T-shirts can be purchased in the upscale mall GUM on Red Square as well as from vending machines at Vnukovo Airport. Source: Reuters
In the midst of Russia’s general economic downturn, there is one product appearing with more frequency on store shelves – T-shirts emblazoned with the image of Russian President Vladimir Putin. They can be purchased in the upscale mall GUM on Red Square as well as from vending machines at Vnukovo Airport.
According to a poll conducted by the Levada Center polling agency in late February 2015 (view the infographics below), the number of Russians who believe that t-shirts and other memorabilia with Putin’s image strengthen the president’s authority has more than doubled since the last time such a poll was conducted, in 2006.
Kirill Karavayev, the creator of the company Design Ministry, which produces T-shirts with pictures of politicians, told RBTH that his company came up with idea of clothing featuring the image of Putin after Crimea’s absorption by Russia.
"A wave of patriotism swept over the country. We decided that we also should reflect this trend in our products. That's how the first Vladimir Putin print devoted to the Crimean theme appeared," Karavayev said.
Later, the "patriotic line" was updated with new images of the Russian president and other political leaders, including t-shirts with Foreign Minister Sergei Lavrov and Russia's permanent representative to the UN, Vitaly Churkin.
In the interview with the Izvestia newspaper after the publication of the poll, Levada Center sociologist Karina Pipiya said that the appeal of products with Putin’s image is likely tied to the president’s overall high popularity and policy decisions.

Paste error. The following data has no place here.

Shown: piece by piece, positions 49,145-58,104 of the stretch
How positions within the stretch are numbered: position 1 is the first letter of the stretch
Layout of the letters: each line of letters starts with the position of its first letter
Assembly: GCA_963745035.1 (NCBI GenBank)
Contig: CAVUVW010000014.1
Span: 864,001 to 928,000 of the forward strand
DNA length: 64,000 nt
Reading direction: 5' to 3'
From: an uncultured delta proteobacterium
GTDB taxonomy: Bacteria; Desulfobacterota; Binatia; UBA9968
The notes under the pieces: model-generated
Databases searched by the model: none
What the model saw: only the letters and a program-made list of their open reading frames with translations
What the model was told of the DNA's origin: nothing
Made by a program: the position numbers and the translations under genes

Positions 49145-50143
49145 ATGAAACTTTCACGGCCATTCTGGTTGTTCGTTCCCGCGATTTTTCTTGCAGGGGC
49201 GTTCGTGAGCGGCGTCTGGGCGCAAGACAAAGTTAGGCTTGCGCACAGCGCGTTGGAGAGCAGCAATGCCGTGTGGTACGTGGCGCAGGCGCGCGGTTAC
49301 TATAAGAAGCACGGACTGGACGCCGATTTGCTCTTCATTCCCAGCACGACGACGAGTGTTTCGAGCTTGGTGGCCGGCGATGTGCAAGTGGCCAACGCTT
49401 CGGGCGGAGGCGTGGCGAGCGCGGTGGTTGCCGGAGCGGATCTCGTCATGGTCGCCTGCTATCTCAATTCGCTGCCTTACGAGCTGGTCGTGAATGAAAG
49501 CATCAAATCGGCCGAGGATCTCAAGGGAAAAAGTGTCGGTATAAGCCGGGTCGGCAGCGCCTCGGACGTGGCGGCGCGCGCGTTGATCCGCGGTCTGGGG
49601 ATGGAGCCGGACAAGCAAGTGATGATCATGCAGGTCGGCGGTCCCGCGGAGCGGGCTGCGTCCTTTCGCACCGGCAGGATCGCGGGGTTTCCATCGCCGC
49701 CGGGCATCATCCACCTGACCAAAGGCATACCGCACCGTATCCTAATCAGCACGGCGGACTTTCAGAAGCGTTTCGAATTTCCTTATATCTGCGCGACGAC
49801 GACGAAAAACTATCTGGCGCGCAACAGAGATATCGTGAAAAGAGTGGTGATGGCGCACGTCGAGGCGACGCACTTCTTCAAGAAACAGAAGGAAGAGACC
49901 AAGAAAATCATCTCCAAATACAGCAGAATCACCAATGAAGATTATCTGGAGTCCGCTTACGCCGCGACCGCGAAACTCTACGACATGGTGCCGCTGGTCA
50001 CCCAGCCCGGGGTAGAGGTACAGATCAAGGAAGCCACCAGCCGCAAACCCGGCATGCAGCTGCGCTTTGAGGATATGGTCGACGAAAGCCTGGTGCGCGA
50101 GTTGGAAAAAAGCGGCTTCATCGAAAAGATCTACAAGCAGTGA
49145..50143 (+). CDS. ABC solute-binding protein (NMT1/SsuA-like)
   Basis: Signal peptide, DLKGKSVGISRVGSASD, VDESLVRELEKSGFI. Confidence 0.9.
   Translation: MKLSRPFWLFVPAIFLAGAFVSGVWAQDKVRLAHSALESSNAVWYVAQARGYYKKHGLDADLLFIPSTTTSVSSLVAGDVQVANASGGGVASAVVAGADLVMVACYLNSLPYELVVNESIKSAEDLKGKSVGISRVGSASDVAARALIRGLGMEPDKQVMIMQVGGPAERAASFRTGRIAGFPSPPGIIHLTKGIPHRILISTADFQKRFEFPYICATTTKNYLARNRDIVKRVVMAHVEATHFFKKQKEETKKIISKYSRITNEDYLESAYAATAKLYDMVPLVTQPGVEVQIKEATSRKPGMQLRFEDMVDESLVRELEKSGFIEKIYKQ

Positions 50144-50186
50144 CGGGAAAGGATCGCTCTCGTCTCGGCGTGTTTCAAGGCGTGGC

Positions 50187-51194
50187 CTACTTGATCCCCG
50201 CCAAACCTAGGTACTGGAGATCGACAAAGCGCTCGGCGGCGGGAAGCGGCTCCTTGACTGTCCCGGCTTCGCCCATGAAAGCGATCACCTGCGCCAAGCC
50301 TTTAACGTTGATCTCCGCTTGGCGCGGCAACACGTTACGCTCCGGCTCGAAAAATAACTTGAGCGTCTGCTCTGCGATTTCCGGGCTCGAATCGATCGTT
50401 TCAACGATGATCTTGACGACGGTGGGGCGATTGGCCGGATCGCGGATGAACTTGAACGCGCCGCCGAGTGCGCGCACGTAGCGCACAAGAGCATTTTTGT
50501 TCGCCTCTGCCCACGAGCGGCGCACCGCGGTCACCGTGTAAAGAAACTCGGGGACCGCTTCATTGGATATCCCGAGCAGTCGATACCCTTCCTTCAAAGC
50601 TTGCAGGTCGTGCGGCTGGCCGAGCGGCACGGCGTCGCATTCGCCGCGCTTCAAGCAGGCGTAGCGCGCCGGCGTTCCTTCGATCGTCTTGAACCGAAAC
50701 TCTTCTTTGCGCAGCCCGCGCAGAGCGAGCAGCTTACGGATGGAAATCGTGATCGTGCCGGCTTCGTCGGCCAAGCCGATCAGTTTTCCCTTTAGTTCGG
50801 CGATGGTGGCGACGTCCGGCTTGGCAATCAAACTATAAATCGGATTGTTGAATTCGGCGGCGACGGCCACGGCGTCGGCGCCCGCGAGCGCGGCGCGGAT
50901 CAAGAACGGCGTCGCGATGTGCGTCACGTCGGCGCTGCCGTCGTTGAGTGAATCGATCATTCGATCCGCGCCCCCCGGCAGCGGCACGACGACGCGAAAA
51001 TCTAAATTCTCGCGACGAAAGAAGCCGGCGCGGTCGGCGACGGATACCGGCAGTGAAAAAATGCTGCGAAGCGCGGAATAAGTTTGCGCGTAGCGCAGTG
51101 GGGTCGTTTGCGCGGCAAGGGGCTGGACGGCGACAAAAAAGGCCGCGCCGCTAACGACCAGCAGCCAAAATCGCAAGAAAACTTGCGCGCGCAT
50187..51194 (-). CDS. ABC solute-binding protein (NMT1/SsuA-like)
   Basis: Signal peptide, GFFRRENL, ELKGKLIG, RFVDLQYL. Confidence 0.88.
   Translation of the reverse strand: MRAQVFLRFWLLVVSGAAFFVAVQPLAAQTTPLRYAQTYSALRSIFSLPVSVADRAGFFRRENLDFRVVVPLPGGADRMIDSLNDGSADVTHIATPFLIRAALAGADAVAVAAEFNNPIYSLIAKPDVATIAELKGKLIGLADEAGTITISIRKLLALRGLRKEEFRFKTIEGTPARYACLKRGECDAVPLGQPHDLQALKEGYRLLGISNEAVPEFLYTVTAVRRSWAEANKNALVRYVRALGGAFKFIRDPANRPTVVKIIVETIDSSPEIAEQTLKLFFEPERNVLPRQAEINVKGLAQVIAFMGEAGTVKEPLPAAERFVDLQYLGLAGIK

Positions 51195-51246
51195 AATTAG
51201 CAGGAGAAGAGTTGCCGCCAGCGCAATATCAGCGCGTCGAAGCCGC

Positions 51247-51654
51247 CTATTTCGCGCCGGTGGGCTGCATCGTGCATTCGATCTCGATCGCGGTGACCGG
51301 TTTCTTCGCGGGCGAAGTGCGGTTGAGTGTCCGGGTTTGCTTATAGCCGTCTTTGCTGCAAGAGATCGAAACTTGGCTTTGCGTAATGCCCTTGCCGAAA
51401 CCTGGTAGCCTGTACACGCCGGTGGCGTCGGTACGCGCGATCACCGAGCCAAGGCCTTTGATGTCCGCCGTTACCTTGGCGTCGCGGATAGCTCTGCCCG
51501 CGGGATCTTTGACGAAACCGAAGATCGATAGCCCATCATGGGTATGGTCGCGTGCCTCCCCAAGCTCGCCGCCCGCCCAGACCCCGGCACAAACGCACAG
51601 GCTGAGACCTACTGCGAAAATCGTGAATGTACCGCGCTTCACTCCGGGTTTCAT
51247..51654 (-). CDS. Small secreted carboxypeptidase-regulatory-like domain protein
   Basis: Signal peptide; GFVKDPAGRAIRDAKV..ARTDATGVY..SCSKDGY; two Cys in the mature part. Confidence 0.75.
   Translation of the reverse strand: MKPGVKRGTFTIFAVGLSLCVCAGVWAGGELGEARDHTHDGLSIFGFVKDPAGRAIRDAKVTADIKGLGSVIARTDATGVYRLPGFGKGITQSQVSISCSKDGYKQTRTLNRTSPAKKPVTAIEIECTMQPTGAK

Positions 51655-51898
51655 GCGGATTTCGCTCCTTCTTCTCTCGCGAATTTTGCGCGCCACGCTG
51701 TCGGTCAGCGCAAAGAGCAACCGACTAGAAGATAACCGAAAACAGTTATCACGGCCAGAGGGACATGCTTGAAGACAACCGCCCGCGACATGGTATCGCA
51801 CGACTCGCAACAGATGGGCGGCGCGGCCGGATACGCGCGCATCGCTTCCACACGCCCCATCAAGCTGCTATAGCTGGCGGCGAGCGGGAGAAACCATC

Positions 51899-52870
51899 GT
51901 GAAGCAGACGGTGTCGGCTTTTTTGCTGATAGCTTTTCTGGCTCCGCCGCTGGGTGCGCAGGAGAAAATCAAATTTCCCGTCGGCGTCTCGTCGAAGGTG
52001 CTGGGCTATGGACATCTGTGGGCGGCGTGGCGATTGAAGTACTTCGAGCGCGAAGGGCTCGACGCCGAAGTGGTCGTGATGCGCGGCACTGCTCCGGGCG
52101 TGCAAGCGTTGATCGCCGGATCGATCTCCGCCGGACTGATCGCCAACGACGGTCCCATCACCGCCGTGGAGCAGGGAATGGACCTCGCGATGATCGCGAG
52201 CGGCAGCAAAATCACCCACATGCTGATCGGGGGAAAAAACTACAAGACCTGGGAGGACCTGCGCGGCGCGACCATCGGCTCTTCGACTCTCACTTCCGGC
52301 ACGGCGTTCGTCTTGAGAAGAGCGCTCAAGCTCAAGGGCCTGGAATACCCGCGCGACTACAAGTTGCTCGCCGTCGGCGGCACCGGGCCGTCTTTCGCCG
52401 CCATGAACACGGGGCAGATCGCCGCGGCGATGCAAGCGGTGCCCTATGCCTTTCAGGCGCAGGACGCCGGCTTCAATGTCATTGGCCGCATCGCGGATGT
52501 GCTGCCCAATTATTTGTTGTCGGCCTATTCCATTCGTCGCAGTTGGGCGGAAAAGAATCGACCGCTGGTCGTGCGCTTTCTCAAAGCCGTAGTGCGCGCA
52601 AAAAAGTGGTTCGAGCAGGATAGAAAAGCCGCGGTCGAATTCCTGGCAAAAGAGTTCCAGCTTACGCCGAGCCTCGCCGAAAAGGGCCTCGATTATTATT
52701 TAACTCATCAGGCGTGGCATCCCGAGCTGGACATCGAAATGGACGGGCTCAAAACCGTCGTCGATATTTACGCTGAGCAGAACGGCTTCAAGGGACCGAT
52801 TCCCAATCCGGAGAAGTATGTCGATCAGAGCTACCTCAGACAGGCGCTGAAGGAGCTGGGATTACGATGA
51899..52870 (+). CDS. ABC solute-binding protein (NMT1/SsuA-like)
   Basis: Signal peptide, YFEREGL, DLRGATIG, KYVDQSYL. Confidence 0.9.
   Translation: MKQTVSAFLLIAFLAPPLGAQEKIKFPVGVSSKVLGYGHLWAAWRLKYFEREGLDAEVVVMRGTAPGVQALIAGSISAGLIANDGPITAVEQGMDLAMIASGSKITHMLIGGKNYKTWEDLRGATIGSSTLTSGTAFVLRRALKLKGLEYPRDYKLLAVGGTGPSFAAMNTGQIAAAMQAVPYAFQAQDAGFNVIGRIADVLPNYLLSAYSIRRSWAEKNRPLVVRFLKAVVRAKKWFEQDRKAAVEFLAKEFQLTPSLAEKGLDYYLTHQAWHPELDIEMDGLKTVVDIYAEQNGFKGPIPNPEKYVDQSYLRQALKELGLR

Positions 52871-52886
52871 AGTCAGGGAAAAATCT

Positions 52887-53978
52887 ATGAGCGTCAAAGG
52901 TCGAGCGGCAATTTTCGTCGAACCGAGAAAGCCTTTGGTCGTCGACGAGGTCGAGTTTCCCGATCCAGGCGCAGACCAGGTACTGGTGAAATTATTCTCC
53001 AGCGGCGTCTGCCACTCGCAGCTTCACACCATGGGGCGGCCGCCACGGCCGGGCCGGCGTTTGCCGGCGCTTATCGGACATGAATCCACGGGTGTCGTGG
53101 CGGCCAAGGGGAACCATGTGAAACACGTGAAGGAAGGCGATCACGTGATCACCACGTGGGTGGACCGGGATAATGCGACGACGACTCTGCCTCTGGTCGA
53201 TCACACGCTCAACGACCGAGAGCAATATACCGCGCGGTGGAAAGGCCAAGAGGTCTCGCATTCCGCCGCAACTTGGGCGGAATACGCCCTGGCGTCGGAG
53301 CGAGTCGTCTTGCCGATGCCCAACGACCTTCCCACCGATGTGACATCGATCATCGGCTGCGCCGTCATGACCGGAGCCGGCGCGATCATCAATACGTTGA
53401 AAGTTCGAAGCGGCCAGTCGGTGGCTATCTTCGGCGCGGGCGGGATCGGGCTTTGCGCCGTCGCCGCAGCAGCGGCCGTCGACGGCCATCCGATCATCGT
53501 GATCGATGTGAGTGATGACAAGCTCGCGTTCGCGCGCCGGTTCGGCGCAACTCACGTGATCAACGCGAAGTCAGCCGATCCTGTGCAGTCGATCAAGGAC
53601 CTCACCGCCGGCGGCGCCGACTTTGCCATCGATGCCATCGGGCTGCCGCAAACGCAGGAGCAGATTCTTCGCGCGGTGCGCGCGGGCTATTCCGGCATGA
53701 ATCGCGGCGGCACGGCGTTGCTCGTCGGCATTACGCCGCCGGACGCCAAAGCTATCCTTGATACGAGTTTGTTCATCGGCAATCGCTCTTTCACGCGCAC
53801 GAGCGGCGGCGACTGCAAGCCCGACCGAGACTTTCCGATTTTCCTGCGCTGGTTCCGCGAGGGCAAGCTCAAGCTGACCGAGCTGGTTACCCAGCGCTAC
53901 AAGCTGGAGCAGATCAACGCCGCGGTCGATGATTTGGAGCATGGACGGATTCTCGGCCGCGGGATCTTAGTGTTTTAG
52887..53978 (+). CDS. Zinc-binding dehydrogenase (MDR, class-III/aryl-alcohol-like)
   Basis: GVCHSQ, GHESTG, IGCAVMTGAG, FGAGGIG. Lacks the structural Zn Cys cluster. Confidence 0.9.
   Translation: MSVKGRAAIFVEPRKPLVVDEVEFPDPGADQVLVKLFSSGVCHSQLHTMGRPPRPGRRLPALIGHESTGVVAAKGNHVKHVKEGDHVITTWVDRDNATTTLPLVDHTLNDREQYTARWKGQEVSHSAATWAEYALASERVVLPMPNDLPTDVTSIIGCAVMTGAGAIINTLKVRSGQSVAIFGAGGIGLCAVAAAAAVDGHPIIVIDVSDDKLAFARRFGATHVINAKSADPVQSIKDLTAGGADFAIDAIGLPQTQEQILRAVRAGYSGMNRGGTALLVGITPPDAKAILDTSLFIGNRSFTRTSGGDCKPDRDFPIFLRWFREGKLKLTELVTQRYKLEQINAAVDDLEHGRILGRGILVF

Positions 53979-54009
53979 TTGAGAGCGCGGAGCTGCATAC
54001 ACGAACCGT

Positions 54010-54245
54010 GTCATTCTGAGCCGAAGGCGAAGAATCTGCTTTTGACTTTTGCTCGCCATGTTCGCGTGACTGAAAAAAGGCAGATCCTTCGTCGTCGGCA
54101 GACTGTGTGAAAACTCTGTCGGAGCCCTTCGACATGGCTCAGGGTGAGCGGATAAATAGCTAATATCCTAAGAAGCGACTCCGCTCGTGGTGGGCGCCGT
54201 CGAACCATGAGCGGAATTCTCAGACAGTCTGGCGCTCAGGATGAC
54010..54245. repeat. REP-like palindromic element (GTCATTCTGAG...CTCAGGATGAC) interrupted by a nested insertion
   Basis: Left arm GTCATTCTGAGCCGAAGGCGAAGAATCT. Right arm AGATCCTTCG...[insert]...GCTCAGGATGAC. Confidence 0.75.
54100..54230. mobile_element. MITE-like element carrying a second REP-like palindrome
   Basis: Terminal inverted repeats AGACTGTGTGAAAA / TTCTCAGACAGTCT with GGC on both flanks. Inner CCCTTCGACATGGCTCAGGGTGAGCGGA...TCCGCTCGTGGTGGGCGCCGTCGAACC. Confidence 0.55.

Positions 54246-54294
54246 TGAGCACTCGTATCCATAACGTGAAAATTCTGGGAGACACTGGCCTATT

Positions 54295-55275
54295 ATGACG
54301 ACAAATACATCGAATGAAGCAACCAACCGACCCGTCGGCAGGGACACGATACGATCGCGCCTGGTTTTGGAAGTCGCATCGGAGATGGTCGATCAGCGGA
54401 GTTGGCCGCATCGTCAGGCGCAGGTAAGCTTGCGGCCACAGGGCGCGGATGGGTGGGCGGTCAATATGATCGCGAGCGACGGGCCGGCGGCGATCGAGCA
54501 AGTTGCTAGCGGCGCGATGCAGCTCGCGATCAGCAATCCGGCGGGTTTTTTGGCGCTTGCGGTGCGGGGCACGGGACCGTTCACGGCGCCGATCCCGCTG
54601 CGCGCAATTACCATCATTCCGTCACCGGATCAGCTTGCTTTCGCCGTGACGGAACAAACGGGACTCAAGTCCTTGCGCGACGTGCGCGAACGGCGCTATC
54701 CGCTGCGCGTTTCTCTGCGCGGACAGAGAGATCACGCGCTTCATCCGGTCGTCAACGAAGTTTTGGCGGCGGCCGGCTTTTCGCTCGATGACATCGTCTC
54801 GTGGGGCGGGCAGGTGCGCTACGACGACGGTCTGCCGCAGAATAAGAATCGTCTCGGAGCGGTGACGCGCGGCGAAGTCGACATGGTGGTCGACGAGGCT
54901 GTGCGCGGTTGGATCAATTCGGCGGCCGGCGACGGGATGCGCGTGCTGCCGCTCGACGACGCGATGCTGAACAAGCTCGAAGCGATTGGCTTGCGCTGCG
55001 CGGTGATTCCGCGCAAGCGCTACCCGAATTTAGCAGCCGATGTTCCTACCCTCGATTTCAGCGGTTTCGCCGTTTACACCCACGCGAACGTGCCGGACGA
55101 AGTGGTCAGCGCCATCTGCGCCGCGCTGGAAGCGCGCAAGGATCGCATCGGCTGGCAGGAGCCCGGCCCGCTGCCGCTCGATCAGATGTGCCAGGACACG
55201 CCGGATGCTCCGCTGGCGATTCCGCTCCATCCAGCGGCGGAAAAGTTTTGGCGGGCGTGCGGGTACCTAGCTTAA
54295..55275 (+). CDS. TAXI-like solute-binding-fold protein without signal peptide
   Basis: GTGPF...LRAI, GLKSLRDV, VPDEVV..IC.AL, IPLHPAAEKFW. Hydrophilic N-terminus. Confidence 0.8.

“Another of our recent polls showed that the president’s approval rating is high at the moment, in connection with the approval of his foreign policy towards Ukraine and in reaction to Western sanctions,” Pipiya said.
While demand for the shirts grew throughout 2014, Karavayev said that sales have stabilized and even fallen off. "The first anniversary of the acquisition of Crimea will be on March 21, and we hope that the demand for T-shirts will grow a little," Karavayev said.
However, maybe Karavayev and other sellers have reached all those interested in purchasing such a product. Although the number of Russians who believe the practice is positive has doubled, it is still only 28 percent. Additionally, only 16 percent of respondents said they want to buy a shirt but haven’t bought one yet. Seventy-two percent aren’t planning to buy one at all.
"Of course, it's mostly people who are loyal to the government and support the policy of the president that buy such products. By doing this, they want to express their position," Karavayev said.
Anastasia, who works in a shop selling patriotic merchandise said that demand for T-shirts with Vladimir Putin is stable. "Of course, some buy them as gifts, some as souvenirs for friends abroad, but mostly everybody want to buy something for themselves," Anastasia said.
Lydia collects T-shirts with Vladimir Putin. She told RBTH that the she bought her first shirt as soon as clothes with the president’s face started to appear. "It's fun to meet strangers in the same T-shirt," she said. Lydia wore a T-shirt saying "Greetings from Crimea" in a student camp in Switzerland, where there were many foreigners: the reaction was diverse, she says, but mostly positive. "My friend wears a T-shirt with Putin in the U.S., and people are absolutely quiet. Like me, he is proud of the country," she said.
Pyotr bought a T-shirt with Vladimir Putin just recently. "I wore it twice already, everyone likes it, and it seems like I'm always in the spotlight. I plan to make a trip to Europe soon, and for sure I'll take the T-shirt along. Let everyone see where I came from," he said.
One person not likely to be caught in a Putin T-shirt is Putin himself. Presidential spokesman Dmitry Peskov said in November that Putin isn’t thrilled with use of his image on memorabilia.
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